Q: How is the sale so far – are the assumed expectations filled in or not?

 

A: The album sales are doing great!! I am proud to say that, in addition to the U.S., my album has been purchased in Europe, Japan, Asia and South America. Also, the response to And So It Begins has been great and many fans have voiced their praise of the album to me. Additionally, the album continues to sell more and more as time passes! I am really happy with its performance so far!!

 

 

Q: Do you have already proposed the album to a live audience?

 

A: I have played the songs And So It Begins many times in bars around the local Boston area. Also, at this year's NAMM show, which took place this past January, I demonstrated Fishman's revolutionary new Fluence electric guitar pickups, playing many of my songs. I also have some shows coming up in Massachusetts at the moment and I plan to play many more live shows this Summer.

 

 

Q: A successful album always asks for a successor, what are the plans Tyler?

 

A: Thank you! Well, I am nearing completion on my second album, which should be released sometime later this year or early next year. In my opinion, the songs on the second album are far better than anything I have written before. This next album will be more guitar focused and mainly instrumental.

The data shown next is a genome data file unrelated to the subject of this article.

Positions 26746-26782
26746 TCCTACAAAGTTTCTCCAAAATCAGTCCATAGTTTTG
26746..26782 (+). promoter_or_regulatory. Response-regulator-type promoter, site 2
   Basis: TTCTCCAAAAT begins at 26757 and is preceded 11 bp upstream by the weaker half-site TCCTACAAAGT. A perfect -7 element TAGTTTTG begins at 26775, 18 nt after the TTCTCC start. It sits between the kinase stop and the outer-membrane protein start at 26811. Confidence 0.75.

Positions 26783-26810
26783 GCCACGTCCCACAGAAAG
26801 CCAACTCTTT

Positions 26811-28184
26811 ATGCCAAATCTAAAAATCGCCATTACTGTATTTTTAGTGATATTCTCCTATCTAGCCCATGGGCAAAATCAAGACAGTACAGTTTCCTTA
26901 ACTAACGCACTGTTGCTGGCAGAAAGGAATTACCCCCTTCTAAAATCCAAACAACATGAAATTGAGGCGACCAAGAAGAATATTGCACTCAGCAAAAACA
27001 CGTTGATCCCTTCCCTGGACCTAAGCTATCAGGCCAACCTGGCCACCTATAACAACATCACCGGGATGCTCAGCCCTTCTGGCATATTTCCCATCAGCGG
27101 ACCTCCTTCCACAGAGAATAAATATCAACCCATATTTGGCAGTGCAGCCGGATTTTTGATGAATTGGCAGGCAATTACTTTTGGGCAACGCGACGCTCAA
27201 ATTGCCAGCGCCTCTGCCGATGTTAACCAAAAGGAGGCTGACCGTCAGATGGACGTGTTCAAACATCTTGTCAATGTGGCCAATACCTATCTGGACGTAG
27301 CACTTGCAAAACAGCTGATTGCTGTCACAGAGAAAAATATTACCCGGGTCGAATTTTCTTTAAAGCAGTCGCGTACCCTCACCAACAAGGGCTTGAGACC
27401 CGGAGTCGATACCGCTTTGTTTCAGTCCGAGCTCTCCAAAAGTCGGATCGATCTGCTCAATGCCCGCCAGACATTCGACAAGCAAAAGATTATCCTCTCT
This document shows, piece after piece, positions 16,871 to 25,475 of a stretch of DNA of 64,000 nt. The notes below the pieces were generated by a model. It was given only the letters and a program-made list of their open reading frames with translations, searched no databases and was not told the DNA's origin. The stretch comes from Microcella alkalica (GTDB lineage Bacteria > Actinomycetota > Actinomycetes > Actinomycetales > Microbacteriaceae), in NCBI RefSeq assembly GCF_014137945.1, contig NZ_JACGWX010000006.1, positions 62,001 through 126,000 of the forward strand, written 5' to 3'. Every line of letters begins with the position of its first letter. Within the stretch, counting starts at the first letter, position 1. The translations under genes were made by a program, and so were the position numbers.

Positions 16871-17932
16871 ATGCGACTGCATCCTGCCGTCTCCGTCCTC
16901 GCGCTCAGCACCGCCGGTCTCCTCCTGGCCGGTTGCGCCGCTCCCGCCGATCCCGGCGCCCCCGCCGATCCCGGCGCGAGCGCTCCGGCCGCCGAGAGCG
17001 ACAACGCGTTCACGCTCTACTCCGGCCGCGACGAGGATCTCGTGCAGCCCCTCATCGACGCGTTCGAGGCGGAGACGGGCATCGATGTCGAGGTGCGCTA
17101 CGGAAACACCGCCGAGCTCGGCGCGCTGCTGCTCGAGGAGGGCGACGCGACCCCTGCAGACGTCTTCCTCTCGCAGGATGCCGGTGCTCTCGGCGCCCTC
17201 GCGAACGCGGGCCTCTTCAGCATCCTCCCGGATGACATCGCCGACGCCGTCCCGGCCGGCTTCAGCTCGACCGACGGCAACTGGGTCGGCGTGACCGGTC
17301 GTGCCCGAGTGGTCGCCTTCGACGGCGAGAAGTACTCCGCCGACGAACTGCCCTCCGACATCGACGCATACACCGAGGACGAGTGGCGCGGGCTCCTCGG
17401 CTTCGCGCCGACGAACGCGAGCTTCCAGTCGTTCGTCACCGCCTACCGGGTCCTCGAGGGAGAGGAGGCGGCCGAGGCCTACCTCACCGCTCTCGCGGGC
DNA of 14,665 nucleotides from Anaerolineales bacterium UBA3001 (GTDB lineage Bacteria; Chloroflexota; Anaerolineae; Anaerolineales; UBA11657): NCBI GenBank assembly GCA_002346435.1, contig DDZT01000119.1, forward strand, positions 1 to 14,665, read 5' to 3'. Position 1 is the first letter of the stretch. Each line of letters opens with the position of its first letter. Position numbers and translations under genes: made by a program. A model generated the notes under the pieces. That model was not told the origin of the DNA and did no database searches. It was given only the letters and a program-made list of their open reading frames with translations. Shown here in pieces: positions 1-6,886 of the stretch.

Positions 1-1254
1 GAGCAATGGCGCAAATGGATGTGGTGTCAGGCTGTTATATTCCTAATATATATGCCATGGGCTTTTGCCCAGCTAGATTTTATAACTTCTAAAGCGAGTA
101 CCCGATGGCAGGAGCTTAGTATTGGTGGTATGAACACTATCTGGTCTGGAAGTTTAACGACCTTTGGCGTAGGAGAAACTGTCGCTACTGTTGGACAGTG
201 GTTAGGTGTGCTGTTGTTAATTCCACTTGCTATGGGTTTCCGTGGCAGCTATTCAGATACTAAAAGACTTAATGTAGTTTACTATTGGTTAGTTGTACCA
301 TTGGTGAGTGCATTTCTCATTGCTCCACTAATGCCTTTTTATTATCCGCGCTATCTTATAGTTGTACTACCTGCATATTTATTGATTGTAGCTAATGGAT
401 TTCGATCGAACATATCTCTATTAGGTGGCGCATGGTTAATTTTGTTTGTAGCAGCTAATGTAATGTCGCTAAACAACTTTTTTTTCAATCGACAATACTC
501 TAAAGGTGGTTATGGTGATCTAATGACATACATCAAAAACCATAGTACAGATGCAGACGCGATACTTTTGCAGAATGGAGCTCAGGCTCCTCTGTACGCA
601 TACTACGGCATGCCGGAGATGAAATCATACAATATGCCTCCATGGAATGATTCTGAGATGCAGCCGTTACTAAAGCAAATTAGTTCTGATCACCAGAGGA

Q: How do you see your career evolve if you look at the next 10 years?

 

A: My goal is to make one album every year or two and to make every album better than the album preceding it by improving my ability to track and improving my songwriting skills. Furthermore, I hope to greatly increase my abilities on the guitar over the next years, doing everything it takes to continually get my playing to the next level.

 

Also, I would like to have my own original style within the next few years, one that makes me unique. Lastly, I hope to be playing in countries outside the U.S., in continents such as Asia, South America and Europe within the next 10 years.

 

 

Q: Than I wish you all the very best of luck and success with a view to the future, thanks a ton for this conversation ! Before I say goodbye one last question Tyler - what is the secret behind a top notch, technical guitar player such as yourself? Maybe you have a few tips in promotion for any novice guitar player…

 

A: The secret to getting better at guitar or any instrument is to practice as mush as possible, and practicing properly is key. In addition to practicing technique, the main key to bettering your musical abilities is to learn songs by ear, doing this improves your overall melodic sense, and therefore your writing, improvisational and overall musical skills. Also, don't be afraid to learn other parts of a song that are not parts played by your instrument, in my case guitar.

 

I find that learning vocal melodies of songs opens up new possibilities for my guitar playing! Lastly, if you ever want any advice on guitar playing or if you would like to ask me any further questions please contact me via my website www.tylerdmorris.com !!

 

Thank You for having me! It was a pleasure to speak with you!